Sikhism is often a misunderstood religion

Visitors are always welcome at San Jose’s Sikh Temple where they can learn about the religion.

After the tragic shootings at a Sikh temple in Illinois earlier this month, many people seem to have questions about this religion. Sikh men are often confused with Muslims because they both often have facial hair and wear turbans. Although Sikhism is a major world faith (20 million members, at least 250,000 in California, including more than 50,000 in the Bay Area), most people may not know much about this faith.
Sikhism was founded in the Punjab region of northern India in the 15th century by Guru (teacher) Nanak. He wrote notable devotional hymns and set out such basic doctrines as the worship of one god and the practice of virtues like honesty, compassion, patience and generosity.
Sikhism combines elements of Hinduism and Islam. Nanak taught that in both these religions the truth about God was obscured by unnecessary ritual. He believed that one could come closer to God through meditation and devotion rather than ceremonies. He rejected India’s caste system for causing discrimination and taught that all people are equal and emphasized that salvation comes through rejection of worldly values, the worship of God and practicing tolerance and brotherly love toward all.
Guru Nanak was succeeded over the centuries by nine other gurus who developed the religion more fully by building temples, providing for observation of festivals and compiling the sacred scripture known as the “Adi Granh.”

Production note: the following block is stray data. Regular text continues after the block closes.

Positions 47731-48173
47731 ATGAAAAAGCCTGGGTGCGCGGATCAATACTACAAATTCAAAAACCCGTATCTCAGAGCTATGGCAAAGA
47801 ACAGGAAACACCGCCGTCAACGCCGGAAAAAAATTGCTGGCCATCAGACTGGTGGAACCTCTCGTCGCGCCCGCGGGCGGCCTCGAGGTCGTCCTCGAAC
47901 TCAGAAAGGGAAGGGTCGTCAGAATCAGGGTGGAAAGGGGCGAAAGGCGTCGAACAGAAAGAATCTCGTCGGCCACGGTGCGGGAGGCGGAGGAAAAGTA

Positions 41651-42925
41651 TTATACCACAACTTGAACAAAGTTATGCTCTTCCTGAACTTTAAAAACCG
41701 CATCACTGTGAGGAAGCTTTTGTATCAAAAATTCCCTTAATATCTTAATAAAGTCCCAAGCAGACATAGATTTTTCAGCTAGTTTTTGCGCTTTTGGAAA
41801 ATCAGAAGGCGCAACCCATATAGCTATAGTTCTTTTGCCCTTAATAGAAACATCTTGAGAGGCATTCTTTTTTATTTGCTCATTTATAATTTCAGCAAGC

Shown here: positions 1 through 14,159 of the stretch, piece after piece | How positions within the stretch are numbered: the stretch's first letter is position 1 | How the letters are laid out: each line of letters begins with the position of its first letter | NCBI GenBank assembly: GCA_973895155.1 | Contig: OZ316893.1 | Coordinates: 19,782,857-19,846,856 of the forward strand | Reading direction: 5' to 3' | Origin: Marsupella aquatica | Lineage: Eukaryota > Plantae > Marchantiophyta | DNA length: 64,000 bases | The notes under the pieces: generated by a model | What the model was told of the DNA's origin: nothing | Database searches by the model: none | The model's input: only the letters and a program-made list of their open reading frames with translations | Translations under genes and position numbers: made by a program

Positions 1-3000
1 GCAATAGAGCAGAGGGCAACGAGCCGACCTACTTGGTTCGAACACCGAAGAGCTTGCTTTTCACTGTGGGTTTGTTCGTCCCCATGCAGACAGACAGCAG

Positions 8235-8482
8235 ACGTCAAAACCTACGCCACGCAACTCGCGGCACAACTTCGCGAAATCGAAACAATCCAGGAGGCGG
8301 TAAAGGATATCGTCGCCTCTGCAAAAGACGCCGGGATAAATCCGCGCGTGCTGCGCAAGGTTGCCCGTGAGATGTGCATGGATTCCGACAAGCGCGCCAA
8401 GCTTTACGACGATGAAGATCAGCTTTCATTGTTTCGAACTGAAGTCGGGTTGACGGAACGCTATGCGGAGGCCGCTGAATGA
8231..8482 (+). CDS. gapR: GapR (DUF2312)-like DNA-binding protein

Worship services feature singing of hymns with musical accompaniment, lectures, prayer and distribution of “Ka’r’ah,” a sweet bread pudding. Sikhs remove their shoes and cover their heads during worship to show respect.
Persecution by the mughal (Muslim) authorities in India led to the founding of a Sikh self-defense brotherhood called the “Khalsa” (meaning “pure”). Members vowed to avoid liquor, drugs, tobacco and to devote themselves to prayer. Sikhs who desire to join this order go through a baptism rite and take the name of “Singh” (meaning “lion”).
This led to the distinctive appearance of Sikh men, involving the five K’s or emblems: uncut hair and beards (hence the wearing of turbans), a comb to hold the hair in place, a dagger, a steel bracelet and pants that end below the knees.
San Jose is the home of perhaps the nation’s largest “gudwara” (temple), a 20,000 square foot complex opened in 2005 at a cost of $10 million. Located at 3636 Murillo Ave., the domes are visible from many neighboring streets. While the current facilities can accommodate 1,500 worshippers, plans are to add 70,000 square feet of additional buildings as finances permit.
The temple’s main building has doors facing all four directions, symbolizing that people from everywhere are welcome. Pools and fountains surround it. Inside the lobby is a room to leave one’s shoes as well as a collection of scarves for both men and women to cover their heads.
The main building’s upstairs has several rooms, one of which houses exhibits about the history and practice of Sikhism. The side buildings, connected by covered walkways, are very versatile, with moving walls to provide separate spaces. One houses the temple’s “langar,” a kitchen/dining area providing free meals throughout the day. Visitors are always welcome at Sikh temples; call 408-274-9373 for more information.

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